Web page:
8. I do love the Mediterranean diet and recommend healthy fish as part of your diet to (preferably wild not farmed) is a good source of Omega 3 fatty acids which helps to reduce inflammation. I like to share the acronym of S.M.A.S.H. This stands for Sardines, Mackerel, Anchovies, Salmon, and Herring. You may not be able to eat all of these in public as they can be smelly but they sure are good for you!

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9. A really hot topic That I am sure you have been hearing about is plant-based eating, which I do endorse. Remember, it doesn’t have to be all-or-nothing; you can gradually start adding to your diet and reducing meat or dairy. Some examples include organic tofu, tempeh, lentils, and beans. Some of my new go-tos are buckwheat(kasha), lupini beans or making a faro salad which I learned to love after a visit to Italy! With Plant Based eating I do caution you to pay attention to reading labels when buying processed plant based burgers and products as they may not be what they seem.

10. Hang in there… I have to mention that hydration is so often over looked on a day-to-day basis. It’s role is to regulate body temp, flush out toxins and assist with our daily bowels. Aside from water, some suggestions are green tea, white tea and matcha tea which contains certain AO’s, herbal teas, and veggie and bone broths. My personal favourite is making a large jug of water and adding things such as mint and cucumber. Make this your new best friend and aim for 2 to 3L.

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11. Finally, a powerful nutrition strategy that you may be hearing about is called Intermittent Fasting (IF). This is a way of eating which includes periods of feeding and periods of fasting. Initially, IF was intended for weight loss due to its calorie restriction, however there is great research showing improvements in metabolic and health markers related to reducing inflammation, improving insulin sensitivity and blood sugar management of Type 2 diabetes, as well as ongoing research related to neurodegenerative health and some cancers. There are many different approaches to IF such as TRE, alternative day fasting and prolonged or extended fasts. I often recommend to clients to find their comfortable starting point. Start by avoiding eating after dinner and extending their fast accordingly to the next meal within a 12 to 16 hr window. Really, we just need to stop noshing and snacking so much and focus on proper meals, whether 2 or 3. IF does need to be approached carefully and individually, with understanding what to eat within windows of both fasting and feeding. IF is not for everyone and needs to be discussed with a health professional.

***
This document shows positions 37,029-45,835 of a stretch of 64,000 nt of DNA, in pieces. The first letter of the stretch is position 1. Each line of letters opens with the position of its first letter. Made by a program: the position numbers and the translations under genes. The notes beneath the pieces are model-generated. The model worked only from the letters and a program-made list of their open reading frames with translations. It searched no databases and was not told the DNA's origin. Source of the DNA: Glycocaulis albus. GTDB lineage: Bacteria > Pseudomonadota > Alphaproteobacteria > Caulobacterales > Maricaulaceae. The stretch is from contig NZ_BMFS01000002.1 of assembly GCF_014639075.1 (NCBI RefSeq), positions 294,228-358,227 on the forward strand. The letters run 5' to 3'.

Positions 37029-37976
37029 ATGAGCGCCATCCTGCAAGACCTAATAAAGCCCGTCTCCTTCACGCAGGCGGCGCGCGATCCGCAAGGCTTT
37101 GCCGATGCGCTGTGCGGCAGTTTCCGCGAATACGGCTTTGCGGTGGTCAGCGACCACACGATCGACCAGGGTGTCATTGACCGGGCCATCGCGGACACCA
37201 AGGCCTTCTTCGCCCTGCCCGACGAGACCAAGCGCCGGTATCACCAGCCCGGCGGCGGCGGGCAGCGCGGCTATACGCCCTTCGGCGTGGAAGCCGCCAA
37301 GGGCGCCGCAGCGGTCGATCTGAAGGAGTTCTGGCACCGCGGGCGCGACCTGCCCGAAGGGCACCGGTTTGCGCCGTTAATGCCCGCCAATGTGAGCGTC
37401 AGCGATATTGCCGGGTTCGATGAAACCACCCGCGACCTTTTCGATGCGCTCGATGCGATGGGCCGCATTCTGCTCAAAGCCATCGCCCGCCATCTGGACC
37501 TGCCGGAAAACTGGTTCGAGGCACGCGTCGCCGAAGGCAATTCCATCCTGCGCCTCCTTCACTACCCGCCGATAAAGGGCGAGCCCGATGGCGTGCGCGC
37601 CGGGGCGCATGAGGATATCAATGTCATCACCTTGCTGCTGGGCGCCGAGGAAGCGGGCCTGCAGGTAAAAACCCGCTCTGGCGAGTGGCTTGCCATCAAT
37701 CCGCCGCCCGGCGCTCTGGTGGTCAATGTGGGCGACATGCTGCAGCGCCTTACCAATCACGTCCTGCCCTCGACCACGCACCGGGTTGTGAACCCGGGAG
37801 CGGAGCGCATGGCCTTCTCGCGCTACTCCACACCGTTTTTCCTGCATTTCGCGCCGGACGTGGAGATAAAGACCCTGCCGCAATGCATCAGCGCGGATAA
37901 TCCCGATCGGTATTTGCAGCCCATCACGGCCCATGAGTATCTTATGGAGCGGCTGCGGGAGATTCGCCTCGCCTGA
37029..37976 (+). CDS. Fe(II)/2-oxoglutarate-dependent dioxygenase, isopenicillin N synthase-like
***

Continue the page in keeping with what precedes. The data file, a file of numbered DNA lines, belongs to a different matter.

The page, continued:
So, how do we implement and put some of these recommendations into practise?

I believe in a personalized gradual approach that is sustainable, realistic and can be enjoyed. 🙂
Contact me today to set up a virtual consultation on Zoom, Skpye, Facetime or phone.

Marsha Fenwick, C.N.P.  R.R.T.

Marsha is not your typical nutritionist. She began her career 20 years ago as a Registered Respiratory Therapist. Later, she earned her certifications as a Registered Nutritional Consultant Practitioner, Certified Nutritional Practitioner, and Registered Orthomolecular Health Practitioner. Marsha is also a Certified Cancer Coach. Her clinical practice specializes in: sustainable healthy weight loss, digestive health, women's hormones, diabetes, heart health, and cancer prevention and recovery. For more information and to book a FREE 15 minute consultation go to